"Entirely independent way" meaning...? Implementing fs-related parts of v7 API is trivial, especially when you essentially don't care about races (and I wouldn't bet a dime on safety of fs syscalls from what-was-it-called... their "stay in background, get woken up on interrupts" kludge... TSR? At most I'd expect them to disable interrupts in what they deemed to be critical areas; most likely would've missed a bunch of races, at that).
So no, I don't think they bothered to nick actual v7 source. But that definitely had been a (trivial) reimplementation of existing interface.
It's about a man-month of work to implement and such reimplementations had been done quite a few times. Including initial debugging, enough to make it mostly usable, if not quite safe. In their case I'd expect the most PITA to have come from making it play nice with the preexisting pile of garbage (FCB syscalls).
If your point was that hierarchical filesystems had turned out to be useful enough for a lot of systems to reimplement them - sure, that's true, but what the hell does that have to do with independent anything? If we are talking about bitty-box parodies on OS, might as well bring Amiga - at least there it really seems that influence might have been not entirely from Unix (I don't know the TRIPOS history well enough to tell, but at least in that case a direct influence from Multics is plausible).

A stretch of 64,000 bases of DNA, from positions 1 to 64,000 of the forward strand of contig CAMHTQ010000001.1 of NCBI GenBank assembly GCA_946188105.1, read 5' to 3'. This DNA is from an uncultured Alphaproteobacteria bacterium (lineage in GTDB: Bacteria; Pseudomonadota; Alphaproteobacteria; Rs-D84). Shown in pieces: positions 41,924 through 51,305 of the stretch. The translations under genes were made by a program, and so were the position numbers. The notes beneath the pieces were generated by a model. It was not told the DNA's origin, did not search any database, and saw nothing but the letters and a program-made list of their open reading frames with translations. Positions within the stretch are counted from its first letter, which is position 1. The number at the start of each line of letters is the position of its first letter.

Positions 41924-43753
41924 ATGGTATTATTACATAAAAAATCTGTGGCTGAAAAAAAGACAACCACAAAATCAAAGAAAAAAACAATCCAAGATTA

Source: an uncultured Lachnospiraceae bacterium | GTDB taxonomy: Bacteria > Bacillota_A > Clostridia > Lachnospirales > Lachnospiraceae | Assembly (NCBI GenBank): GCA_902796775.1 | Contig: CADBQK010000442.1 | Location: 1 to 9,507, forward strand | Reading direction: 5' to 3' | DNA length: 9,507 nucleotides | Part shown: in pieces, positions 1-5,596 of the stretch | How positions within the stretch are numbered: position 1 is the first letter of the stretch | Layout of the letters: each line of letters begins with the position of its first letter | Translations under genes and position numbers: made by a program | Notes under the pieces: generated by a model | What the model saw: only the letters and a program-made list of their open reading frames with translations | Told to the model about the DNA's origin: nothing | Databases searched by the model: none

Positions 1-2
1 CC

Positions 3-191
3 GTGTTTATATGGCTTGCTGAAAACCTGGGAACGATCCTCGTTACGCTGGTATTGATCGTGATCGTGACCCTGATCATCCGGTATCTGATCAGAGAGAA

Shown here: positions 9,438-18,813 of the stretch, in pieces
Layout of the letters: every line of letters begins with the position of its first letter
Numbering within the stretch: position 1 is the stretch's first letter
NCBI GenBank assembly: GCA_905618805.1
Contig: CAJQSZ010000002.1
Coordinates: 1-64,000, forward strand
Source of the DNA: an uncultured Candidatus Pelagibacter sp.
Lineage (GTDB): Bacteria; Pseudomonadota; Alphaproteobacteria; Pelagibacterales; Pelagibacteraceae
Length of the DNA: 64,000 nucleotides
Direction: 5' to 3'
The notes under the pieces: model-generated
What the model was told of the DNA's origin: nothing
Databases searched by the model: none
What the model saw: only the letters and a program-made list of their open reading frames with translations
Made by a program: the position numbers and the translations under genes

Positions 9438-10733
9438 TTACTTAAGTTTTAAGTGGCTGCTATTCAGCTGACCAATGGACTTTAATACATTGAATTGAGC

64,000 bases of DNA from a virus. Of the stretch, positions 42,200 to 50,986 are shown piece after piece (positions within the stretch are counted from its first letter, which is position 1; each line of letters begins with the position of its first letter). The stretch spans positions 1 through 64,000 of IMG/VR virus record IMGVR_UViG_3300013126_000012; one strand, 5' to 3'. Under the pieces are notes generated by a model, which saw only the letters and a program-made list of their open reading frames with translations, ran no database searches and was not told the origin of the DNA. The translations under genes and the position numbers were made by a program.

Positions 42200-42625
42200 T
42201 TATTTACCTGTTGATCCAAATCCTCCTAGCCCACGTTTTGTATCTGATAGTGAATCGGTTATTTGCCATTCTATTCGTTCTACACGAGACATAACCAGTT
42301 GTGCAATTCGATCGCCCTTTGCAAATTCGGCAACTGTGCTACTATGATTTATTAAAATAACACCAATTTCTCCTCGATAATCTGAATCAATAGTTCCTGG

Since late 60s it had been fairly common. And it's simple enough to describe and implement by such description, at least in the basic forms. More to the point, a lot of software depends on having that available, so not implementing a hierarchical fs means serious self-inflicted PITA in porting and redesigning user interfaces. The tricky part is maintaining a sane directory tree layout, but "let's not bother with that" is a lousy answer - all attempts so far seem to have been sucky. FWIW, I'm very sceptical about the tags-based approaches - the problem is real, but I don't think it's solvable that way...
 Once you have to deal with the UCB bad trips (cross-directory renames, handling of dangling symlinks, etc.) the things get more hairy, of course, but that's a separate story.